Bad News From Connecticut
Published: July 29, 2005
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The No Child Left Behind Act has been a burden for the school districts
struggling with yearly tests that often show unpleasant results. But it's
been working on the most critical level, improving students' performance and
closing the gap between minority and white students. So Gov. Jodi Rell of
Connecticut took the wrong road this week when she signed a bill that
endorses a plan by the state attorney general to sue the federal government
over some of the act's provisions.
Schools will clearly need more aid from the federal government if they are
going to meet the high standards of No Child Left Behind over the long run.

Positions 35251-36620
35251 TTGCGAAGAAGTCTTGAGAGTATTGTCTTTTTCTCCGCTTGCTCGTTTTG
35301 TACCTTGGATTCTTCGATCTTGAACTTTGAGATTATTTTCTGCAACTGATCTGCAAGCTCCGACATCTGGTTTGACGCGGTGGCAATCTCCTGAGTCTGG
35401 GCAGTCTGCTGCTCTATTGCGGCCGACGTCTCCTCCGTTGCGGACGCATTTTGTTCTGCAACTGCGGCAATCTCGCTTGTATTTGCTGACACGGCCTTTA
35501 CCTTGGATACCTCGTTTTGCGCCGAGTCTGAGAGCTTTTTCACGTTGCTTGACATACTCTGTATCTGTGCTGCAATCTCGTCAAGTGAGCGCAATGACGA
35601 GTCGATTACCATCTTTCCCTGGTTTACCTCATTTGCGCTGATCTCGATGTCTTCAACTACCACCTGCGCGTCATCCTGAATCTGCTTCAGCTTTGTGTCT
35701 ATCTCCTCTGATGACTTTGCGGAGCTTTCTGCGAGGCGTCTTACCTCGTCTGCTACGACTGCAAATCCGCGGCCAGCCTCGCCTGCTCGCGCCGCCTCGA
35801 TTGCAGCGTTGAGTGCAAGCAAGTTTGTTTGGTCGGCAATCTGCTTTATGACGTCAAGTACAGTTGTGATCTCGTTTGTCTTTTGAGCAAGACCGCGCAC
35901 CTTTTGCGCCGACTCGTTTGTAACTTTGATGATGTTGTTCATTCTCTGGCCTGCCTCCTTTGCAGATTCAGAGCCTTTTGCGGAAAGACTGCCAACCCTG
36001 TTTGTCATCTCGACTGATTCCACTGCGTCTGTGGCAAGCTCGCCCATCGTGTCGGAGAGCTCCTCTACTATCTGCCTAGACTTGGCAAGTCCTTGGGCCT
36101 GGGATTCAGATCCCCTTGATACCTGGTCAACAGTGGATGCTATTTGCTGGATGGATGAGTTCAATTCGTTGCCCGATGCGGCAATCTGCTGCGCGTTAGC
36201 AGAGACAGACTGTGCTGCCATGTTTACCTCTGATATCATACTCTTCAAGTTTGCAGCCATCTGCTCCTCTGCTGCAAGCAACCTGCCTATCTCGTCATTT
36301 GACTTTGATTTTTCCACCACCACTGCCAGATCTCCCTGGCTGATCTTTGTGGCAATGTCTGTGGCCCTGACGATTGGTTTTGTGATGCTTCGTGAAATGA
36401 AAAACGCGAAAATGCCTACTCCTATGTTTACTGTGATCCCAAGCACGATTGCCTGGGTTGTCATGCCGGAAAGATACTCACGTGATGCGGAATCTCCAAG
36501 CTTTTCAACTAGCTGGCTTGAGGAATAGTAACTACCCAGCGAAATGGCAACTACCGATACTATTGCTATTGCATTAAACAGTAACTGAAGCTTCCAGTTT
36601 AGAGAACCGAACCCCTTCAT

The trick is to press for that aid without undermining the good parts of the
act. On that front, Connecticut is failing.
State leaders are focusing their protests on the requirement that schools
test students every year between grades three and eight. Some in Connecticut
claim that testing annually would be too frequent, and that the federal
government has provided too little money to carry out the testing. Both
arguments are dubious. No parent should have to wait two years to find out
whether a marginal school is actually getting better or worse. And the
federal dollars allotted for test development seem adequate. In addition,
the cost figures being thrown around in Connecticut seem simply implausible.
Governor Rell signed the enabling legislation for the lawsuit, a spokesman
said, because she is "interested in the outcome." This is not a parlor game.
Connecticut has one of the worst achievement gaps and an abysmal history
when it comes to educating poor and minority children. It is the last place
that should be challenging the most important educational reform of the last